In the woven tapestry of the human mind, emotions, behaviors, thoughts, and beliefs weave together to create patterns that define our personalities. Sometimes these strands tangle up or divert in such a way that it becomes important to find help to make sense of the pattern. Borderline personality disorder represents one of these instances.
Emotional instability and mood swings are the typical telltale symptoms. However, these are not simple outbursts. These feelings come at an intensity that would seem alien to a neurotypical individual.
Sadness is not a whisper; it is a howl. Annoyance doesn’t pinch; it stabs through you. Emotions don’t just fade away; they linger and take center stage in life.
What are the signs of BPD?
While everyone experiences emotions, not everyone has the same level of control over their emotions. On the far end of the emotional control spectrum is a mental illness called borderline personality disorder, or BPD. Someone with BPD will struggle to control their emotions, often acting impulsively. The following are key signs that you or someone you love may have BPD.
Emotional Instability and Mood Swings
People with BPD feel emotions very intensely. A situation that makes most people sad may cause someone with BPD to be inconsolable. Instead of being mildly annoyed, someone with BPD may become very angry. These negative moods and emotions often linger, and the person has difficulty breaking free of them.
Intense, Unstable Relationships
In relationships, people with BPD find a litany of highs and lows. Anger, despair, joy, and happiness are very close to the surface. This is why many describe it as a bit of a roller coaster. This means relationships typically take a lot of work to maintain—or they fall apart.
People with BPD often have a distorted opinion of themselves. They may see themselves entirely differently than their friends see them. Or, they may have a lack of self-image. Someone with BPD may claim they don’t know who they are or who they want to be.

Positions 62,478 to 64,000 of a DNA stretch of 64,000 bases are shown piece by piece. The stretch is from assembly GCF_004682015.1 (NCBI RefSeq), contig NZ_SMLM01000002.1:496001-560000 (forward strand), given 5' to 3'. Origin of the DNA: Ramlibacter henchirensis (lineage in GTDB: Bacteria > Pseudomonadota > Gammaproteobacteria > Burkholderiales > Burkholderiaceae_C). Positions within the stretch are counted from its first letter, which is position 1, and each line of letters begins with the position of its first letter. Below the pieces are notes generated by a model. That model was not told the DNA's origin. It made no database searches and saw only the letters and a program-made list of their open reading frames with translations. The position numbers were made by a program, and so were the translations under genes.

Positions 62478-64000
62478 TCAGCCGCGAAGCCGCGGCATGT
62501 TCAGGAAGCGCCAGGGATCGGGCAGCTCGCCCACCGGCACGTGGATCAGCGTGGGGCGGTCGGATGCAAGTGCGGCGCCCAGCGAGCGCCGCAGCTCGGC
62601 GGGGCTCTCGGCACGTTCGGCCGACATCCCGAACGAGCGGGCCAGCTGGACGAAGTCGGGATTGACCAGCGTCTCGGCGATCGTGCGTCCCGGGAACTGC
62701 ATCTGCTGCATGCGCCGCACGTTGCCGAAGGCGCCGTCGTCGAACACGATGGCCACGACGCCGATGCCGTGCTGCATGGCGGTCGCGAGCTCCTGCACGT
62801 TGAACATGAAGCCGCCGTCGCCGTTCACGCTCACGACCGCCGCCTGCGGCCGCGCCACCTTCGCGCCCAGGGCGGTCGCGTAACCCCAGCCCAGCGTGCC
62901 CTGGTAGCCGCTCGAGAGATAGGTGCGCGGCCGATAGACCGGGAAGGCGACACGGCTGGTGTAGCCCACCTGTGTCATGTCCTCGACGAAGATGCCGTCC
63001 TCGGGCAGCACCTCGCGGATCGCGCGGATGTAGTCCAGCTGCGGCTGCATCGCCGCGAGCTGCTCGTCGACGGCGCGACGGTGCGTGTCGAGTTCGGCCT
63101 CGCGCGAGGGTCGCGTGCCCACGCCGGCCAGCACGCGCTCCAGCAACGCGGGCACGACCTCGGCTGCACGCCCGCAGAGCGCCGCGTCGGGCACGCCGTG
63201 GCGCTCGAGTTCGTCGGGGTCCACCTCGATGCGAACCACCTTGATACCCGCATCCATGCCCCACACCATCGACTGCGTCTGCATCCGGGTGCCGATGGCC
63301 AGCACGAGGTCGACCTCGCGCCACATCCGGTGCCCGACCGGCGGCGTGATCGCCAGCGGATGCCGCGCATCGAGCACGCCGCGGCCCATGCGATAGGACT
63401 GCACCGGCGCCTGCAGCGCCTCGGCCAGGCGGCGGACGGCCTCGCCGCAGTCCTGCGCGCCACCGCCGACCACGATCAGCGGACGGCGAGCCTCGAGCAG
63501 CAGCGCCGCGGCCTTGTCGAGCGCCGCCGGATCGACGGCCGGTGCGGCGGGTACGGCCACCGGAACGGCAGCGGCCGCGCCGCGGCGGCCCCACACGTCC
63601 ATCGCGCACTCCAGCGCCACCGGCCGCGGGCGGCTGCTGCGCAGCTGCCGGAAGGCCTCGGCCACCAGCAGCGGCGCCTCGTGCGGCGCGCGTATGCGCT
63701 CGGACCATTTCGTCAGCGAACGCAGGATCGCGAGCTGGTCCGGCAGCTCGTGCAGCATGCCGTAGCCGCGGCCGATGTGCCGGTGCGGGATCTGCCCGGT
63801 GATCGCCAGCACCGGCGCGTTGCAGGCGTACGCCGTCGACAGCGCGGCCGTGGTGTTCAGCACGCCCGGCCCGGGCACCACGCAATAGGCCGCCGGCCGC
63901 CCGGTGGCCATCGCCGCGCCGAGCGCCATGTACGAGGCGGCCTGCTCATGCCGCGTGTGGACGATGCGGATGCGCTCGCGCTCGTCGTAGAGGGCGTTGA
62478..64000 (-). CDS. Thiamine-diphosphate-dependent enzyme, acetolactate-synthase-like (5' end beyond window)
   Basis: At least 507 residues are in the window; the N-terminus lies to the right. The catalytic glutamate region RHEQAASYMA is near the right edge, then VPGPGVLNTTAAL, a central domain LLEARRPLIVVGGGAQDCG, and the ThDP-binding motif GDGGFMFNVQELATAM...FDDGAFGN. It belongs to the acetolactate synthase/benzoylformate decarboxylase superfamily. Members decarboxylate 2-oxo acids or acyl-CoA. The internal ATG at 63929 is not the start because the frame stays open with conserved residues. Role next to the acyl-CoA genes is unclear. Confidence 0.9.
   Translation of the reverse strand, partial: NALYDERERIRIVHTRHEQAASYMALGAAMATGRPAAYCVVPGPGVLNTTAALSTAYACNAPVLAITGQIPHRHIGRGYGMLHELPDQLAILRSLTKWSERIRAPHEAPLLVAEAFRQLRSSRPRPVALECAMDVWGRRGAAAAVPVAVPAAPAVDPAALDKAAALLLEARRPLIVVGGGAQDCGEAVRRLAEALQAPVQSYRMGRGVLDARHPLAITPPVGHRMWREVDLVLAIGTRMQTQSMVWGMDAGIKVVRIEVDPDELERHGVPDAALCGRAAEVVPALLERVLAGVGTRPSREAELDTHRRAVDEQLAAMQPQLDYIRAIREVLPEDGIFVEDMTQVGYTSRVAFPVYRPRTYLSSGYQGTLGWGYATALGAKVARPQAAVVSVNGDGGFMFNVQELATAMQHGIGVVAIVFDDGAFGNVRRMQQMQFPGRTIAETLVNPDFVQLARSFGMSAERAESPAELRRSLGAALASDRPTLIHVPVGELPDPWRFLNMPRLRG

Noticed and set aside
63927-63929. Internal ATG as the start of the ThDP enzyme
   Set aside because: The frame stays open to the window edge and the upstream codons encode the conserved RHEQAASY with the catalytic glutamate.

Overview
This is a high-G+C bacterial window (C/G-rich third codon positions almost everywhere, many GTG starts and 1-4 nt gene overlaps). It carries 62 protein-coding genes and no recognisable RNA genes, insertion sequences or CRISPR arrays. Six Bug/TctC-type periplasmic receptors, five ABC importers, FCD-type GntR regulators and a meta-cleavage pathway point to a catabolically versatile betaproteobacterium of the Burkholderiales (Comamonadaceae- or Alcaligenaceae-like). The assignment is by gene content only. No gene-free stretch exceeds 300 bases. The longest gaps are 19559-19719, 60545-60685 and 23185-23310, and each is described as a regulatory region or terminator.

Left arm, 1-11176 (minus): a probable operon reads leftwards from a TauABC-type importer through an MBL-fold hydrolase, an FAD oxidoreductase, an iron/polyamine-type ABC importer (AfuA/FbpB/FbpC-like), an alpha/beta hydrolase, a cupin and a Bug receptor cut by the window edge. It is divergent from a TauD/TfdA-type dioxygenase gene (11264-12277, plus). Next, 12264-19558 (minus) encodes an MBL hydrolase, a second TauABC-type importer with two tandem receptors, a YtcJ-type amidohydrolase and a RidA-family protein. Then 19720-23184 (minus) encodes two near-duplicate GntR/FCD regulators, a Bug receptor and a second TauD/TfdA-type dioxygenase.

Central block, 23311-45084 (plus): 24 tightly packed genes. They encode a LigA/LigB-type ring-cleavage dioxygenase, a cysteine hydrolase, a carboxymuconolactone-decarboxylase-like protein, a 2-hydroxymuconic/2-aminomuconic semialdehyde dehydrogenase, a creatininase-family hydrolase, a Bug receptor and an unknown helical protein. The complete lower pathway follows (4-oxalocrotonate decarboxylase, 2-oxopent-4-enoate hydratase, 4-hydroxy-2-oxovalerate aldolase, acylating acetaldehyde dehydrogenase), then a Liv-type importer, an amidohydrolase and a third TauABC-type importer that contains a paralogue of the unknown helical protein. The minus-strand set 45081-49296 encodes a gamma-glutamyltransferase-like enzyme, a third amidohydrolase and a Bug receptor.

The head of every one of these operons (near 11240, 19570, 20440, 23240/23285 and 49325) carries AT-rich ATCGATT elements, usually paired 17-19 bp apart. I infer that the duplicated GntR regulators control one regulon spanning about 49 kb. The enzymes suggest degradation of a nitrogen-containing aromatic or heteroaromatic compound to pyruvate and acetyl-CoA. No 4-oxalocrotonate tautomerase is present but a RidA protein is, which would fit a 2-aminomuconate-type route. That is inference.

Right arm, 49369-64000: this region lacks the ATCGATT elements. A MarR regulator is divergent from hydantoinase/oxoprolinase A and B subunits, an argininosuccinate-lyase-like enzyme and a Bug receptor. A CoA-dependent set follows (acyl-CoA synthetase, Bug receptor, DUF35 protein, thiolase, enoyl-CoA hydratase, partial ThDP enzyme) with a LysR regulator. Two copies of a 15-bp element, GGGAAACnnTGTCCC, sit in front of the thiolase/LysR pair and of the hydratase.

Impulsive and Self-Harming Behaviors
The mood swings and poor self-image that come with BPD can lead to impulsive and self-harming behaviors. These can present in many different ways. Some patients with BPD may cut themselves. Eating disorders, shopping addictions, and kleptomania are all quite common.
Feelings of Emptiness and Abandonment
A person with BPD may say they feel empty and abandoned. Sometimes this results from their struggling relationships, but it can also be related to their lack of self-image. Chronic feelings of emptiness may perpetuate more impulsive behaviors. The individual may need to act impulsively to “feel something.”
Borderline personality disorder can make it difficult for someone to learn, hold down a job, and form meaningful relationships with others – but there is hope. Several types of psychotherapy, including schema-focused therapy and dialectical behavioral therapy (DBT), have proven helpful. Some patients also find relief with antidepressants and mood-stabilizing medications.
Hope for People With BPD
Uncertainty, impulsivity, and intense emotions don’t have to dominate the scene. Instead, they can be restructured—shaped into a vibrant, well-managed life—a testament to resilience and determination.
Relationships once filled with volatility are now blossoming with trust and understanding. The intensity of emotions that often led to strife and disconnection has become a source of empathy and profound connection. Bonds become stronger as those with BPD learn to communicate their feelings and needs, transforming their relationships into safe harbors, their lighthouses in moments of emotional fog.
Imagine the sense of emptiness and abandonment replaced with a sense of belonging. The aching void gradually filled with a newfound understanding of self-worth and acceptance. The individual begins to appreciate solitude without feeling abandoned, feeling content in their own company.
So, what does a well-managed life with BPD look like? It looks like human life’s complexity, colors, and emotional richness: resilience, growth, and embracing one’s unique emotional landscape. If you’re walking this path or know someone who is, remember—t’s not just about surviving but thriving and celebrating wellness existence in its entirety.
Want to talk more? Call Lido Wellness today for a free BPD consultation.